Not changing water and only adding some salts is like not showering/bathing and just using deodorant. Just because it doesn't reek it doesn't mean it's clean.
There will still be detritus, bacteria of all kinds including pathogens and so many other products of decay that just build up. The animals will basically swim in their own waste.
 

Flyfisha

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I have tried going a month between water changes in shrimp tanks. For me with my water in my tanks and my strain of cherry shrimp getting feed my food I get a much larger population developing in tanks when I do weekly water changes.
 
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TacomaToker

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DoubleDutch said:
Sorry to say but I tend to disagree with the most. waterchanges do a lot more than only nitrates-removal and pollution in a tank doesn't only exciet out of ammonia / nitrites / nitrates (which we tend to test).
There are more "cycles" going on in there.
This pollution will cause bacterial growth and will endanger the fish health after some time as well. So therefor imo waterchanges ate almost always needed to keep the enclosed environment of a tank healthy.
This is what I suspected. I've seen a couple detritus worms floating around recently. What would you recommend for a water change schedule in a tank where no nitrates are present? Once a month?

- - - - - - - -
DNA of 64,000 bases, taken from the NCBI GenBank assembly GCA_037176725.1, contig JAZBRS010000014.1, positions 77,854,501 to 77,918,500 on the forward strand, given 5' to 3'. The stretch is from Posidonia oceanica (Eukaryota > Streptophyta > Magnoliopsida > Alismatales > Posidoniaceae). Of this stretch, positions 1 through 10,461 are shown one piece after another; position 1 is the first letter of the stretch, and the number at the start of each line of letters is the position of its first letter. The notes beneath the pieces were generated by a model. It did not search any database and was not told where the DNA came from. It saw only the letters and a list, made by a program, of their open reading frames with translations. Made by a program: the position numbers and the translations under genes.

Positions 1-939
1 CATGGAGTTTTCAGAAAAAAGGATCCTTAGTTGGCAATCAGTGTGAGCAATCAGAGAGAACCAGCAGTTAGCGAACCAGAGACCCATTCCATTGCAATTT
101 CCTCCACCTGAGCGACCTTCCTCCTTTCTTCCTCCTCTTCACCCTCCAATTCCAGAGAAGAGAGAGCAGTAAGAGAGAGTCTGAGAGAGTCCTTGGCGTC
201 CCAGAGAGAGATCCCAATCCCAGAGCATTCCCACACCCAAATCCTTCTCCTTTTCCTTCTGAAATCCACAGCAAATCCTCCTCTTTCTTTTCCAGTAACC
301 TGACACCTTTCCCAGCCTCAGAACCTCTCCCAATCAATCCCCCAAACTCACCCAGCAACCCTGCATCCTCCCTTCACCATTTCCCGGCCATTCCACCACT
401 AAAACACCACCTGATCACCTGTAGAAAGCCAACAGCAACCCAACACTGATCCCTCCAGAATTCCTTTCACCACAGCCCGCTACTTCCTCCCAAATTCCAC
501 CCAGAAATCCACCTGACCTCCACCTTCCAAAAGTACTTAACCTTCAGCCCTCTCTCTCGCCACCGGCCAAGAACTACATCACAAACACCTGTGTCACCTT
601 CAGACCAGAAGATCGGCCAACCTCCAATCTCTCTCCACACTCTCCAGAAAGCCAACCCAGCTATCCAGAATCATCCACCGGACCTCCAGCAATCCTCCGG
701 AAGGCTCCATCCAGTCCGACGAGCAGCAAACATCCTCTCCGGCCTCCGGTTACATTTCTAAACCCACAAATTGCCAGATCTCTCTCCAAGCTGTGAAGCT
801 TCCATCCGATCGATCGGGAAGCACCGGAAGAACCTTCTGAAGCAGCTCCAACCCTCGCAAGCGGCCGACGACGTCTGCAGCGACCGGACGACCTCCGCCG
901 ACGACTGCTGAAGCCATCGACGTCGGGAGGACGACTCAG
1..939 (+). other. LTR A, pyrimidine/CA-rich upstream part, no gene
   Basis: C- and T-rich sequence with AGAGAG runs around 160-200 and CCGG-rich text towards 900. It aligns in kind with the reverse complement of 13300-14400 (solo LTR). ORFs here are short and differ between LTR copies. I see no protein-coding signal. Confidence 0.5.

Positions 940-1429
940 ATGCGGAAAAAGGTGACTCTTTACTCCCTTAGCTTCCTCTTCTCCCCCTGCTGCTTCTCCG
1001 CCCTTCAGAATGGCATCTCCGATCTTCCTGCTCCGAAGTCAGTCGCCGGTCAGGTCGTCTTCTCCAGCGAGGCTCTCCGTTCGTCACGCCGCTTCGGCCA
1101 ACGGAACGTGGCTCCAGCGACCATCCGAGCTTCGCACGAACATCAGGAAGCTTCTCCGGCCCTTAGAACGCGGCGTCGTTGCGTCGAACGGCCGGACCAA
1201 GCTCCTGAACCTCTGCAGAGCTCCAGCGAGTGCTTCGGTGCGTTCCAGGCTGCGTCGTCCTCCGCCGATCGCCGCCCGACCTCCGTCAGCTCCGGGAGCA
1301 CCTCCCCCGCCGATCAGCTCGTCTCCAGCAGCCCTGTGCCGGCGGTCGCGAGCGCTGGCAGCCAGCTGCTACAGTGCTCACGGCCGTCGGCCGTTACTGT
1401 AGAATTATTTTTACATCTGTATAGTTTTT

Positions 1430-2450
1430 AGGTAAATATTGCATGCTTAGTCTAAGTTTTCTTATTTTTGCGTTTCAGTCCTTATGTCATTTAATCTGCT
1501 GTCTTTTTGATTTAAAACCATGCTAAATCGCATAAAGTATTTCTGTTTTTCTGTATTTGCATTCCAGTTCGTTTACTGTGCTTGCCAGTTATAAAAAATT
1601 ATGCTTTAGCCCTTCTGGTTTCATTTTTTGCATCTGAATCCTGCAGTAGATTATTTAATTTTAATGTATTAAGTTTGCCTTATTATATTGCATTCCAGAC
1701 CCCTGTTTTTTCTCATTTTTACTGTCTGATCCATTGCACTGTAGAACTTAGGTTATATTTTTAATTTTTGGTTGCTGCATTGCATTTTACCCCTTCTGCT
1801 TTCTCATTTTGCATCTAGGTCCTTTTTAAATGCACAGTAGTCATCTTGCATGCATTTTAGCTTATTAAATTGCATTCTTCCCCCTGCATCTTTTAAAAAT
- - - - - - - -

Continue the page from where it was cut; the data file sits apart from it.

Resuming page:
DoubleDutch said:
Sorry to say but I tend to disagree with the most. waterchanges do a lot more than only nitrates-removal and pollution in a tank doesn't only exciet out of ammonia / nitrites / nitrates (which we tend to test).
There are more "cycles" going on in there.
This pollution will cause bacterial growth and will endanger the fish health after some time as well. So therefor imo waterchanges ate almost always needed to keep the enclosed environment of a tank healthy.
This is what I suspected. I've seen a couple detritus worms floating around recently. What would you recommend for a water change schedule in a tank where no nitrates are present? Once a month?
Flyfisha said:
I have tried going a month between water changes in shrimp tanks. For me with my water in my tanks and my strain of cherry shrimp getting feed my food I get a much larger population developing in tanks when I do weekly water changes.
What is the best way to clean a shrimp tank? I use a gravel vac on all my other tanks, but that seems a bit dangerous to shrimp. Thanks :)
 

Flyfisha

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I use a gravel vacuum. But long ago I ripped the one way valve out of the vacuum. So there is a open unobstructed path for fry and shrimp to a white bucket. Moving fry around with a hose is standard practice. Netting the fry and shrimp out of a bucket is easy enough. Just be careful tossing them back in the tank as you will find out the fish think you are feeding them .
 

Argos

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In order to get this back on track...

I partially agree with DoubleDutch . Water changes are important for removing built up, unused elements/compounds, adding trace elements/compounds along with some others. It also has some influence on bacterial colonies that I won't go into.

However, if you just had invertebrates; I don't believe water changes necessary at all in a heavily planted tank. I think that water-top offs are sufficient. (You have Ottos, in there so I would recommend water changes; I just wanted to share)
 

altwitch

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MacZ said:
Not changing water and only adding some salts is like not showering/bathing and just using deodorant. Just because it doesn't reek it doesn't mean it's clean.
At what point did I say just salts and no water changes. Water changes are of course necessary for a variety of reasons but that point has been covered here at length so I saw no reason to revisit it.....